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February 14, 2020

Private sector credit off-take plunges 68.2pc in July-Jan

Business

February 14, 2020

KARACHI: Banks’ lending to private sector sank 68.2 percent to Rs175.2 billion in the seven months of the current fiscal year, the central bank data showed on Thursday, mainly owing to high interest rate amid sluggish manufacturing activity.

State Bank of Pakistan (SBP) released numbers presented the banks extended Rs552 billion loans to private businesses in the corresponding period of last fiscal year. Analysts said massive decline in credit off-take points to continuing tight financial conditions and weakness in the economy.

The conventional banking branches provided Rs77.1 billion loans to private businesses in July-January FY20, compared with Rs394.2 billion in the same period last year. Islamic banks extended Rs22.2 billion advances to firms, compared to Rs86.3 billion last year, while Islamic banking branches of conventional banks lent Rs77.8 billion against Rs71.4 billion in the same period last year.

The persistent decline in the private credit growth is attributed to high interest rates and slow activity in the manufacturing sector as stabilisation measures and regulatory changes weighed heavily on industrial activity.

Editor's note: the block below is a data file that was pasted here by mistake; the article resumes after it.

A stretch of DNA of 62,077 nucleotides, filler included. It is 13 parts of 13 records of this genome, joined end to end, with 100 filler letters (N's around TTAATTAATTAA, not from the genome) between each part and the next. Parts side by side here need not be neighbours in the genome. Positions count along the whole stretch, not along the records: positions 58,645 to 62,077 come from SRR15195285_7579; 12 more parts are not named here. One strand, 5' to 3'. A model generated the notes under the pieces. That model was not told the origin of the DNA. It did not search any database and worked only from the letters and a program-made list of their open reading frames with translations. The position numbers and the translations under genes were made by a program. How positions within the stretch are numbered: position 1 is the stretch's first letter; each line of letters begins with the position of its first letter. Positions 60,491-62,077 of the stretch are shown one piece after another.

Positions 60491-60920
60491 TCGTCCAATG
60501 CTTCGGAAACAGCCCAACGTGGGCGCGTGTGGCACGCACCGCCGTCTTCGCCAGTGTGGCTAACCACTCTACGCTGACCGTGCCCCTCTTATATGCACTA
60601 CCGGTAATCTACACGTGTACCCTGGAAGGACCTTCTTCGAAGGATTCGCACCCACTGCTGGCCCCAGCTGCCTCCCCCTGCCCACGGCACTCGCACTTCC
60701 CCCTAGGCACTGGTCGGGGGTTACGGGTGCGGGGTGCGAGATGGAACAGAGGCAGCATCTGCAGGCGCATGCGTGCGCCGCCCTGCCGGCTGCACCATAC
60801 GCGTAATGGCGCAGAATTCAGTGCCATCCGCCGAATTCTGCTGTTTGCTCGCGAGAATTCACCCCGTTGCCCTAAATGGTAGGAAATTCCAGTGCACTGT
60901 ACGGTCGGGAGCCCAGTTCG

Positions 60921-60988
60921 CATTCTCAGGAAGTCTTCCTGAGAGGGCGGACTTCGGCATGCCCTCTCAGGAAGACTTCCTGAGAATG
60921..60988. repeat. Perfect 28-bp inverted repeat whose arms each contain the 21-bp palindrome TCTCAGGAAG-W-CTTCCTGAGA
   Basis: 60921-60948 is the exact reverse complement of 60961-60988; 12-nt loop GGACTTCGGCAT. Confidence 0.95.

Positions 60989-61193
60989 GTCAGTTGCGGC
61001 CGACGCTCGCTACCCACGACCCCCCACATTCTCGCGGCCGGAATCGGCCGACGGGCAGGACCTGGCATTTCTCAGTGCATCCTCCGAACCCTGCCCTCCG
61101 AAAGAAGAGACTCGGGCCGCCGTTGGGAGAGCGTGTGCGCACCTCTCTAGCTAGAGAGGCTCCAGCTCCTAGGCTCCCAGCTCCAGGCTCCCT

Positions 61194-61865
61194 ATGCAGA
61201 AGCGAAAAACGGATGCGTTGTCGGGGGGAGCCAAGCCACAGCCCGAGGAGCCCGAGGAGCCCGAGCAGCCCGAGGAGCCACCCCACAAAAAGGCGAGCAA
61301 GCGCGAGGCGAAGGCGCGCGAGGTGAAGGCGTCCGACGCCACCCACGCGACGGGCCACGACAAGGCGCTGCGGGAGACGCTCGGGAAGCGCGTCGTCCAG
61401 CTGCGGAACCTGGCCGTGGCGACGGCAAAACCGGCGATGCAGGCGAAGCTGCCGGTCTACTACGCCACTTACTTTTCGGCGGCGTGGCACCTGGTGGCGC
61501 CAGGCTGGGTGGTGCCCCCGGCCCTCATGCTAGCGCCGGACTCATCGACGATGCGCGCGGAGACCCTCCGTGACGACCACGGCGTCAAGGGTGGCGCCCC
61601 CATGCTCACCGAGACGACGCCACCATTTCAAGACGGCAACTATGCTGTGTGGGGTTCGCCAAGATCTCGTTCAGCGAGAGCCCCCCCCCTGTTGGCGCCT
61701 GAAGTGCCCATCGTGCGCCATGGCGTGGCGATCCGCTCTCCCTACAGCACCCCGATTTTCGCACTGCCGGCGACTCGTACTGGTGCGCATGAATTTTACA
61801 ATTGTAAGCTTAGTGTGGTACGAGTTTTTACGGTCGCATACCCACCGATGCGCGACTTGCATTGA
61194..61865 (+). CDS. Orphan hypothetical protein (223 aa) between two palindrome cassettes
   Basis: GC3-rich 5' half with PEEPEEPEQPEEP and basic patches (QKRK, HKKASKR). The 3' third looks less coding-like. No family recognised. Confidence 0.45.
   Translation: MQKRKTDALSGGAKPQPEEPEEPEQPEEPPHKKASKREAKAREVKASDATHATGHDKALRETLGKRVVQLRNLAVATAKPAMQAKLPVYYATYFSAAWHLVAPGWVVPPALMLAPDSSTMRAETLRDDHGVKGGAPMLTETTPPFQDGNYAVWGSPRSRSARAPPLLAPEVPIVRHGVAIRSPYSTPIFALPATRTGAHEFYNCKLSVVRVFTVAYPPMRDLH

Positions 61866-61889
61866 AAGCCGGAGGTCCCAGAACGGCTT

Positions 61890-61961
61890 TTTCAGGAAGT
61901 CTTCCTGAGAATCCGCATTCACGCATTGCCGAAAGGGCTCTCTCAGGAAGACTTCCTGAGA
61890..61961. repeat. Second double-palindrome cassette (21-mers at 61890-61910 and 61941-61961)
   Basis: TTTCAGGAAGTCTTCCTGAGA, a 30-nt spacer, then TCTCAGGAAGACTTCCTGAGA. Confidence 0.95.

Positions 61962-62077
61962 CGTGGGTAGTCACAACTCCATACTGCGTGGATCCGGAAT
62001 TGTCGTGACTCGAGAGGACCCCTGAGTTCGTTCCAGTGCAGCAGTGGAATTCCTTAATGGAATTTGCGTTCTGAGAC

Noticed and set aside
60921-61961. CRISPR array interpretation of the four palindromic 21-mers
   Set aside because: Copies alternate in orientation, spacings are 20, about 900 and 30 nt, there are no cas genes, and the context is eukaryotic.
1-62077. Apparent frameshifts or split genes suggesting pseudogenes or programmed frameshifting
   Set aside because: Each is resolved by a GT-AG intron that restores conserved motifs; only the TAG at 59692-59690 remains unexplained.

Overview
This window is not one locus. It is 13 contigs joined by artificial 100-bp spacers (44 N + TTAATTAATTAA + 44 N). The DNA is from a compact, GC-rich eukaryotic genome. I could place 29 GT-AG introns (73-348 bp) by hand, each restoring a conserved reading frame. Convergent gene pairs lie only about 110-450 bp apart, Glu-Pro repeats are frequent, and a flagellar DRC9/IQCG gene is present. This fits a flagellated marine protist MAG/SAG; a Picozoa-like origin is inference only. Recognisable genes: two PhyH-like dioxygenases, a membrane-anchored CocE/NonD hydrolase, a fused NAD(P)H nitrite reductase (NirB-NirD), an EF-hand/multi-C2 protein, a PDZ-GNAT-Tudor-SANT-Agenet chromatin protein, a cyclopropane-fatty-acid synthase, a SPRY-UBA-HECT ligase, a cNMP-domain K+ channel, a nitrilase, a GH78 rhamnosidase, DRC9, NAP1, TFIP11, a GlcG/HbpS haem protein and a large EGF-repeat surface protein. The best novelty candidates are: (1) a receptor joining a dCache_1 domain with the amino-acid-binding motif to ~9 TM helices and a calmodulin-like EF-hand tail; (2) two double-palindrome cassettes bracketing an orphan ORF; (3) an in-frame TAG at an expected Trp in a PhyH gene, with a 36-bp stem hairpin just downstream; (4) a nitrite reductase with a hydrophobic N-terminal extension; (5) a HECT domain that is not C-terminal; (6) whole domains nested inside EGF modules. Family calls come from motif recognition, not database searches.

Pakistan’s large-scale manufacturing (LSM) index contracted by 5.93 percent in July-November FY20. Most businesses avoided bank borrowing to finance their liquidity needs after the central bank hiked policy rate by 7.50 percentage points since the start of 2018.

The SBP’s latest report showed a reduction in the number of applications received for working capital loans by banks.

Banks are mostly parking their investment in the risk-free government papers due to high returns on these investments. They have locked in their liquidity in short-term and long-term government securities i.e., Treasury Bills and Pakistan Investment Bonds.

Analysts said the economy was in need for a monetary stimulus in the shape of slashing interest rates to rebound growth and spur demand for the credit from the private firms. The central bank, analysts said, was most likely to maintain a hawkish stance in its upcoming monetary policy reviews due to inflationary fears.

“Interest rates are expected to remain at current levels till September around which we can expect some easing,” said Saad Hashmi, executive director at BMA Capital. Economist Intelligence Unit, in its latest report said the SBP, currently committed to inflation-targeting, was expected to continue with a tight monetary policy. The SBP left the policy rate on hold at a decade-high of 13.25 percent in the last monetary policy.